Webpage Supplement to

Chapter 24: Theatre of Games

Bernie DeKoven

September 27, 2006.

Supplementary Material to this Chapter may be found on Bernie's three websites, each addressing a slightly different facet:

Deep Fun

(http://www.deepfun.com) This website is a collection of my articles and recommended resources for people who want to make their lives, and possibly the world, a llittle more fun. It is a very rich site, touching on every discipline that is touched by fun and play and games. It is also a repository for articles and artifacts from my personal explorations of what I have come to call the "playful path." Here you will find some clips from my Deep Fun seminars at the Esalen Institute, some audio from my weekly FunCasts, some more audio, with scripts and more, from a CD I compiled called "Recess for the Soul" - in which I describe my explorations of the "Inner Playground." Here also you will find my book, The Well-Played Game, where I explore the connections between play and games and wellness. Also on this site is my Deep Fun weblog - http://www.deepfun.com/weblog - where report on yet more Internet-accessible, fun-related initiatives.

Major Fun

(http://www.majorfun.com ) This is an award given to toys and games that are well-designed, and where the goal is clearly and obviously fun. Because these Major Fun games are so obviously not intended to be taken "seriously," they are very useful tools for exploring the dynamics of fun. The website includes reviews of all the award-winning games to date, and listings, by eight different categories, of all current winners. New winners are announced on the Major Fun weblog - http://www.majorfun.com/blog -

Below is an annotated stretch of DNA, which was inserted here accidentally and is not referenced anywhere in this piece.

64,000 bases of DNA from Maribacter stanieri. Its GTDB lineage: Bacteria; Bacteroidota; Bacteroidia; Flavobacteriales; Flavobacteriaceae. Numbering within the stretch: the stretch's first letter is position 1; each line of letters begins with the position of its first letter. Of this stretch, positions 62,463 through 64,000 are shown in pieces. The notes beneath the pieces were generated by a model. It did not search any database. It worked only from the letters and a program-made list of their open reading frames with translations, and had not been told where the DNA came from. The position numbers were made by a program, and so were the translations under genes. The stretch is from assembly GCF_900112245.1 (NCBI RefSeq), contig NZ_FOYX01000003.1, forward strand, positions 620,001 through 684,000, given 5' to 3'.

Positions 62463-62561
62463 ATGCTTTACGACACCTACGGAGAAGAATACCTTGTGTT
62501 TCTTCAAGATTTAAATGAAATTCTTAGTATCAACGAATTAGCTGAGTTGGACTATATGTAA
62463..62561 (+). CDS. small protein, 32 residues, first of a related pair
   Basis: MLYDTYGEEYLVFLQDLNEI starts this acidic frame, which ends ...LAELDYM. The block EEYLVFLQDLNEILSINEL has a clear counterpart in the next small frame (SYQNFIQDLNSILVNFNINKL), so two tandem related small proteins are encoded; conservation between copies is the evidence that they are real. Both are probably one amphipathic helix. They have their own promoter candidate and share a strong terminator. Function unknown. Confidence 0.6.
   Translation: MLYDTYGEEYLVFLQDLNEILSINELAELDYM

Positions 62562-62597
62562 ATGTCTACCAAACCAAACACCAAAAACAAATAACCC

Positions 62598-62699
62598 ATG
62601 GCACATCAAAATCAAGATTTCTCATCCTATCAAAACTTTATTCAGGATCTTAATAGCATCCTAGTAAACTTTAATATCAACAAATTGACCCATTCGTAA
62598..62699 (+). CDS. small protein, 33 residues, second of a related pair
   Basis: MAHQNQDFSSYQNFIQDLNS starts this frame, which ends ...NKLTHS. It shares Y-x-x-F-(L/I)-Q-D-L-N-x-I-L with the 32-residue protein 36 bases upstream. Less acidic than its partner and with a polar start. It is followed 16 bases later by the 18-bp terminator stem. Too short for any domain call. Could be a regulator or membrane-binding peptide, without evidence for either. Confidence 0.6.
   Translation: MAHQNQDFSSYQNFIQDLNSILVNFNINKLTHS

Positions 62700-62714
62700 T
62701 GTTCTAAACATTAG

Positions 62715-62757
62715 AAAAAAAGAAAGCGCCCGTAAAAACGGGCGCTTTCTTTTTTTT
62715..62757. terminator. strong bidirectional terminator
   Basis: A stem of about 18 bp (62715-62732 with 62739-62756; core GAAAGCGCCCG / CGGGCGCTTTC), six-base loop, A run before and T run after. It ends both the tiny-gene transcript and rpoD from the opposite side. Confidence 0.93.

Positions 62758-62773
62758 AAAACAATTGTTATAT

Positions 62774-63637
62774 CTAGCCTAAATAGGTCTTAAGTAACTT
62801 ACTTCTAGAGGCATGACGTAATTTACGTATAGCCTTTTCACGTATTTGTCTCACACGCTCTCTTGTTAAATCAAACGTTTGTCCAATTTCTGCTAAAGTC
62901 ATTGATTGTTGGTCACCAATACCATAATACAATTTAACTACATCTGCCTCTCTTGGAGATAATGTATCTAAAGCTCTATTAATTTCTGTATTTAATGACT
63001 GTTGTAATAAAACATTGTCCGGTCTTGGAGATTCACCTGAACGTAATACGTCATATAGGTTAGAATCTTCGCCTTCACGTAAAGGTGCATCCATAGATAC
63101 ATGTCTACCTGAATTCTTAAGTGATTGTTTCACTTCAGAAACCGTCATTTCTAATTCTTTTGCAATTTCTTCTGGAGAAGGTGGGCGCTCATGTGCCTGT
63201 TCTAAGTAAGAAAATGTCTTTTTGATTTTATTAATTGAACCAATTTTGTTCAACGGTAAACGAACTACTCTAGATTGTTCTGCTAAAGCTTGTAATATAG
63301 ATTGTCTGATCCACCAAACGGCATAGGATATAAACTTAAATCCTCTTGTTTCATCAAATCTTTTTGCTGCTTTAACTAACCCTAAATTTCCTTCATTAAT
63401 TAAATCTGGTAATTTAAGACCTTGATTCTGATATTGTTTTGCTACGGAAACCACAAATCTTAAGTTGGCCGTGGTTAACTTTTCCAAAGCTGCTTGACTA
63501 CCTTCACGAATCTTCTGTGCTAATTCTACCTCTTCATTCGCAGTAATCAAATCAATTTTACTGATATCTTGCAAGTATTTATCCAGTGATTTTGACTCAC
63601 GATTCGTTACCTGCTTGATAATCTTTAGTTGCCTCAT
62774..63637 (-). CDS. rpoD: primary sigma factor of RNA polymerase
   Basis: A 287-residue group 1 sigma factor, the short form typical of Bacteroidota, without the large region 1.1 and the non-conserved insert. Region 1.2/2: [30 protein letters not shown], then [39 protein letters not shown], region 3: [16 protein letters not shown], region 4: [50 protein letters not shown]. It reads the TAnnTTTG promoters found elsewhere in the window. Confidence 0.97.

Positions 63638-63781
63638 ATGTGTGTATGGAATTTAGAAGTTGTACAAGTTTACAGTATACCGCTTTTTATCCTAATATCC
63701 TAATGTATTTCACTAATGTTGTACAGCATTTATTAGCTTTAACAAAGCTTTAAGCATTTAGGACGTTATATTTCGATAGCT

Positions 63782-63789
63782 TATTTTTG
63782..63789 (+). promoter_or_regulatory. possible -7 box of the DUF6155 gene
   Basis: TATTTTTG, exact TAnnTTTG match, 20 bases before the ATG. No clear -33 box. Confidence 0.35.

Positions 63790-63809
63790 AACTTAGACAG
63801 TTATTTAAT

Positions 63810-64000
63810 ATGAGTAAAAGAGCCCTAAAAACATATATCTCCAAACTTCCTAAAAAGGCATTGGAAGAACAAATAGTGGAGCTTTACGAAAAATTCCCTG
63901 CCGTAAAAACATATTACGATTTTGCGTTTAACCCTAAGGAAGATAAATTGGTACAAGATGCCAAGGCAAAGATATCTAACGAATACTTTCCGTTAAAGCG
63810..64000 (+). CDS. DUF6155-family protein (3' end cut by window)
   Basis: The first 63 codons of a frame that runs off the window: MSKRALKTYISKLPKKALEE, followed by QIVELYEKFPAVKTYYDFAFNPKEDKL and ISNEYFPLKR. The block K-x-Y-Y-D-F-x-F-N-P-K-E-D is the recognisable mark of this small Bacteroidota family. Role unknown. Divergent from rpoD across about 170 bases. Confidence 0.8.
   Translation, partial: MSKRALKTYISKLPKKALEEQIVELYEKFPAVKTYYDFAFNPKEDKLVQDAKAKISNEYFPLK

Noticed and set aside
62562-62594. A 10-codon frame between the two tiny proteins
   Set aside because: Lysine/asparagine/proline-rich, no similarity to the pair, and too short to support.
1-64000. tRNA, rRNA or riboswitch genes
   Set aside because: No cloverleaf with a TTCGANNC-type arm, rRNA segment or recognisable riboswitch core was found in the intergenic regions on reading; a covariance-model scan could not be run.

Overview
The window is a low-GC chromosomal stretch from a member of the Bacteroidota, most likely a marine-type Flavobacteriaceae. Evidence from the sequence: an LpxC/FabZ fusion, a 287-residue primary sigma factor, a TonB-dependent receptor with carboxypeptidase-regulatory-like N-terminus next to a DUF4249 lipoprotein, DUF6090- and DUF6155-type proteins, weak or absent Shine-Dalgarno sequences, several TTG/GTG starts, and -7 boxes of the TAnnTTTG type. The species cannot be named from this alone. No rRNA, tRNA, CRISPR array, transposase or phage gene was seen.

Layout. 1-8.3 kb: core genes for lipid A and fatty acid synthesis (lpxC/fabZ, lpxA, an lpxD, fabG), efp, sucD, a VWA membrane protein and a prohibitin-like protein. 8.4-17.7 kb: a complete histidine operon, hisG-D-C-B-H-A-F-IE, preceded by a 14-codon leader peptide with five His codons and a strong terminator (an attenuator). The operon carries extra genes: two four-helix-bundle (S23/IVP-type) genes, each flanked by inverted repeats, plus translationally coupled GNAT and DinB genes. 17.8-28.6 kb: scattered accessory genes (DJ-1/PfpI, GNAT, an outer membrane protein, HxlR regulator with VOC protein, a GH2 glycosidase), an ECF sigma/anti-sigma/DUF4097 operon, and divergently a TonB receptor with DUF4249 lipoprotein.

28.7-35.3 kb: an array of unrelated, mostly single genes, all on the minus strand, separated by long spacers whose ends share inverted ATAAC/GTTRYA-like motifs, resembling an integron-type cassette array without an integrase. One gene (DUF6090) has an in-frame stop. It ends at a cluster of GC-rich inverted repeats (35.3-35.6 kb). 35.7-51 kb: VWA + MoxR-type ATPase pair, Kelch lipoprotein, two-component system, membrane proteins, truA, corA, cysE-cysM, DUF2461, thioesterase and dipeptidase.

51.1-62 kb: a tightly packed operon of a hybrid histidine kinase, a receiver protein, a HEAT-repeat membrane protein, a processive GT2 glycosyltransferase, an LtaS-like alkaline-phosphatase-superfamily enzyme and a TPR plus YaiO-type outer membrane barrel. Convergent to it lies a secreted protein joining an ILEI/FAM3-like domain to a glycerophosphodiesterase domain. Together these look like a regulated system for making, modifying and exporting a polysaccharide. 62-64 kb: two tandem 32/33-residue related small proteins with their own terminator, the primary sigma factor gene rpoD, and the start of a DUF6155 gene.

Junkyard Sports

(http://www.junkyardsports.com ) is a site built in support of a book I wrote called, oddly enough, "Junkyard Sports." The book describes how people can "make sports fun again" by using ad hoc materials for sports equipment and adapting the game to the players and environment. The idea of Junkyard Sports is a continuation of the New Games approach, where here the focus is on participation, only here it is extended to the design of the game as much as it is to the play of the games themselves. The site includes a Junkyard Sports Hall of Fame - http://www.junkyardsports.com/fame/ - introducing other games and resources for finding yet more junk to play with. I use the Junkyard Sports weblog - http://www.junkyardsports.com/blog/ - also on the site, to help expand the readers' universe of junk-related games and play experiences.